Heart Failure Prevention Post–Myocardial Infarction: 5 Things to Know

Musa A. Sharkawi, MBBCh; Ajar Kochar, MD, MHS


May 28, 2020

Editorial Collaboration

Medscape &

2. The timely introduction and gradual uptitration of angiotensin-converting enzyme (ACE) inhibitors or angiotensin II receptor blockers (ARBs) are fundamental to reducing post-MI morbidity and mortality.

ACE inhibitors reduce patient mortality, readmissions for HF, and reinfarction when initiated post-MI; however, early initiation (ie, within the first 24 hours of MI symptom onset) of these drugs is critical to achieve maximum patient benefit. A prospective systematic overview of four randomized trials of ACE inhibitor use in STEMI demonstrated that 40% of the 30-day survival benefit occurred on the first day of treatment.

For patients who are intolerant to ACE inhibitors, ARBs are an alternative treatment. Specifically, valsartan was shown to be noninferior to captopril in patients with ejection fraction (EF) ≤ 35% post-MI in the VALIANT trial.

Contraindications to consider prior to administering ACE inhibitors or ARBs include renal failure and drug allergy. The 2013 American College of Cardiology Foundation (ACCF)/American Heart Association (AHA) Guideline for the Management of ST-Elevation Myocardial Infarction recommend that an ACE inhibitor should be given "within the first 24 hours to all patients with STEMI with anterior location, HF, or EF less than or equal to 0.40%, unless contraindicated."

3. While beta-blockers are an integral part of post-MI treatment, early introduction of these drugs can be harmful to patients with post-MI HF.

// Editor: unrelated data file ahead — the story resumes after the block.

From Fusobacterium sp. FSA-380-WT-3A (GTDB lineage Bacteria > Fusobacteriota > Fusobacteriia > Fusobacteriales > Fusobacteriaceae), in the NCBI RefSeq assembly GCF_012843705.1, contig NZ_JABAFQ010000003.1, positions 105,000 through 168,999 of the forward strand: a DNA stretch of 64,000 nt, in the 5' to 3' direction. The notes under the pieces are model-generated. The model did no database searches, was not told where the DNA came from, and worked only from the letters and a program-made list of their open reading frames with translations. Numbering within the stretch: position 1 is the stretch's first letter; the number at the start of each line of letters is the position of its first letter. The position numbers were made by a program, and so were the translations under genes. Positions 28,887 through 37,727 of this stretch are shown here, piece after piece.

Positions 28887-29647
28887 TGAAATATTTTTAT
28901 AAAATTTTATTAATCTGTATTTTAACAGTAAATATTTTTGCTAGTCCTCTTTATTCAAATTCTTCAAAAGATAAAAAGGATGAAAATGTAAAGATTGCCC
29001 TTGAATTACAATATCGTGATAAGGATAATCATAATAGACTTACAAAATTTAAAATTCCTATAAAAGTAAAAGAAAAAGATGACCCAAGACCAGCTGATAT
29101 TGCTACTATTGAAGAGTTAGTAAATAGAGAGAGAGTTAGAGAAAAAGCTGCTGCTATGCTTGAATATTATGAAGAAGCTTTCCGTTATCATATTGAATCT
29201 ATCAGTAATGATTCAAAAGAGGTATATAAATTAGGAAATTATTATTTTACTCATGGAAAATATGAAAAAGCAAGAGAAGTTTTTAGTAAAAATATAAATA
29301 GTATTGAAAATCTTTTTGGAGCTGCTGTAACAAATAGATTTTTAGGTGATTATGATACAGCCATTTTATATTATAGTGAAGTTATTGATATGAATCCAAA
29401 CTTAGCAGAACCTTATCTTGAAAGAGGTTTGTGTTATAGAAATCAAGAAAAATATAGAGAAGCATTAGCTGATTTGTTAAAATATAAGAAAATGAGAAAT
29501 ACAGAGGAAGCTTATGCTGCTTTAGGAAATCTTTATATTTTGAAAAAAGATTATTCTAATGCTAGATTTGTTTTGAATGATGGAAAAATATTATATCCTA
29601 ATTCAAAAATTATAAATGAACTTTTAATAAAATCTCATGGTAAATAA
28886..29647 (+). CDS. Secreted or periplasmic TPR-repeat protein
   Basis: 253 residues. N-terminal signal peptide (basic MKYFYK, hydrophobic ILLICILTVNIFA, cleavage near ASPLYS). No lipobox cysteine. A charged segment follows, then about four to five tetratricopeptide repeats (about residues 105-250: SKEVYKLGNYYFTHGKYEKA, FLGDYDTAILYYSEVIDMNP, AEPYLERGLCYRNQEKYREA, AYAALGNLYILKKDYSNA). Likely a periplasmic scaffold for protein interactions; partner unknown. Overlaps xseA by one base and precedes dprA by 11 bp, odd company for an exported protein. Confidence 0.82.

Long-term treatment with beta-blockers post-MI reduces the risk for reinfarction and death by approximately 20%-25% after a mean of 2 years. Beta-blockers, which reduce myocardial oxygen consumption by lowering the heart rate, afterload, and myocardial contractility, have an important role in reducing ventricular arrhythmias and possibly even infarct size.

Although long-term beta-blocker use has been shown to reduce the risk for hospitalization by approximately 40% in patients with HF, early administration during the first 24 hours post-MI is associated with a higher rate of cardiogenic shock and death in patients with HF when compared with placebo.

Patients for whom the use of beta-blockers was initially contraindicated in the first 24 hours following STEMI should be reevaluated to determine later eligibility for this therapy. Initially starting short-acting beta-blockers can make titration easier, with a preference for the long-term use of extended-release carvedilol, or metoprolol in those patients with HF or LV systolic dysfunction.


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